A church planter located in India’s Maharashtra state was brutally executed by Hindu extremists earlier this summer. The Christian father of three had suffered years of abuse for his faith amid rising religious persecution and violence in the country.
On July 10, a group of unidentified Hindu extremists near Badpari village forcefully dragged Pastor Munsi Thado, 35, from his home and into a nearby forest as his wife, Rajini, pleaded with them to let her husband go.
The assailants would go on to brutally murder Thado, leaving his body in the forest in the Godcharoli district of Maharashtra state, according to local sources. Persecution watchdog International Christian Concern reported that Thado was killed because he refused to recant his Christian faith.
“He was killed because of his faith, life, and ministry to the Adivasi people in the area,” one of Thado’s colleagues told ICC. “He led more than 20 families to Christ in the last five years, ever since he was thrown out the village by some Hindu radicals.”
During the five years leading up to his murder, Thado and his family had retreated to the forest near Badpari village due to pressure from local leaders. Being angered by Thado’s evangelistic efforts, village leaders demanded that he denounce his faith. After failing to comply, he and his family were chased out of the village.
Despite being ostracized, Thado continued to share the Gospel with others, leading approximately two dozen families to faith in Christ, Thado’s ministry partner told ICC.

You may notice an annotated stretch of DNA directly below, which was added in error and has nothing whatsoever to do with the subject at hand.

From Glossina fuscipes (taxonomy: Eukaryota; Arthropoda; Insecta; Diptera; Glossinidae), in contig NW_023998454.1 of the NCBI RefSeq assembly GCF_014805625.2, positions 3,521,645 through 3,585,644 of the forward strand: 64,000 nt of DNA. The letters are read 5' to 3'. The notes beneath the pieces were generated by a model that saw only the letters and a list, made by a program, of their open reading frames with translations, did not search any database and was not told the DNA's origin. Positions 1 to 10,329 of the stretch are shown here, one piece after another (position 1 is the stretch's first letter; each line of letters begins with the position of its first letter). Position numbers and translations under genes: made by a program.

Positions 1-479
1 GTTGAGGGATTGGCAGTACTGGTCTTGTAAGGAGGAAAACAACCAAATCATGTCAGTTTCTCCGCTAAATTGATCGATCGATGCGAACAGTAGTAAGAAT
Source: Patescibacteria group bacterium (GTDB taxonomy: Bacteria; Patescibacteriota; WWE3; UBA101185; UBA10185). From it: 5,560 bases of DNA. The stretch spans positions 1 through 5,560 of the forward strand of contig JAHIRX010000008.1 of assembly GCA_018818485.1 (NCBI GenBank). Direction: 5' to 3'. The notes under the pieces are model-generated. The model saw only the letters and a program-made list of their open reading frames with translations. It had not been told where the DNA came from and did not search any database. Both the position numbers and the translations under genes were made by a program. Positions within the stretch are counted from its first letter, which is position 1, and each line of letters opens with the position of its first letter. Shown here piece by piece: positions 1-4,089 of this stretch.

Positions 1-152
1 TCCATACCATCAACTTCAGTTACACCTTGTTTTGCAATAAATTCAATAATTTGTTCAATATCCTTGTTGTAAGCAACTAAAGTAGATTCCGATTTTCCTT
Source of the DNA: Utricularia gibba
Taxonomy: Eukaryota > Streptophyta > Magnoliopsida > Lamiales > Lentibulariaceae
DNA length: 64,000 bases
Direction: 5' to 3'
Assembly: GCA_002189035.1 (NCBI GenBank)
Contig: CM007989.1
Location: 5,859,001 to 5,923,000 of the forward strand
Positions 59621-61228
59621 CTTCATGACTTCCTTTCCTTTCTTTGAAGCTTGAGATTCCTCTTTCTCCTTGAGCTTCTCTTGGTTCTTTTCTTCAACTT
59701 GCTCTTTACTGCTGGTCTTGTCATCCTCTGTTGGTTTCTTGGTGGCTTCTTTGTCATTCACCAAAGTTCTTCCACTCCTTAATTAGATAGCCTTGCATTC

Out of a total population of roughly 1.36 billion, India has 66 million Christians within its borders. According to Open Doors USA, the country has seen a steady increase in Christian persecutions over the last decade. The nonprofit organization ranks India as the 10th most dangerous place to live as a Christian.
Human rights groups claim that Hindu extremists have been allowed to target Christians unhindered since the Hindu Bharatiya Janata Party won the general election in 2014.
Crimes against Christians in India increased by 60% between 2016 and 2019, Persecution Relief reported. They also found that between January 2016 and June 2020, over 2,000 crimes were motivated by religious intolerance against followers of Christ.
In fact, eight out of 29 states in India have implemented “anti-conversion” laws that prevent people from converting or trying to convert from Hinduism to Christianity. Penalties for violating these laws range from fines to prison sentences.
Many claim that such laws are utilized to discriminate against religious minorities or to justify taking the law into “their own hands” via extrajudicial killing.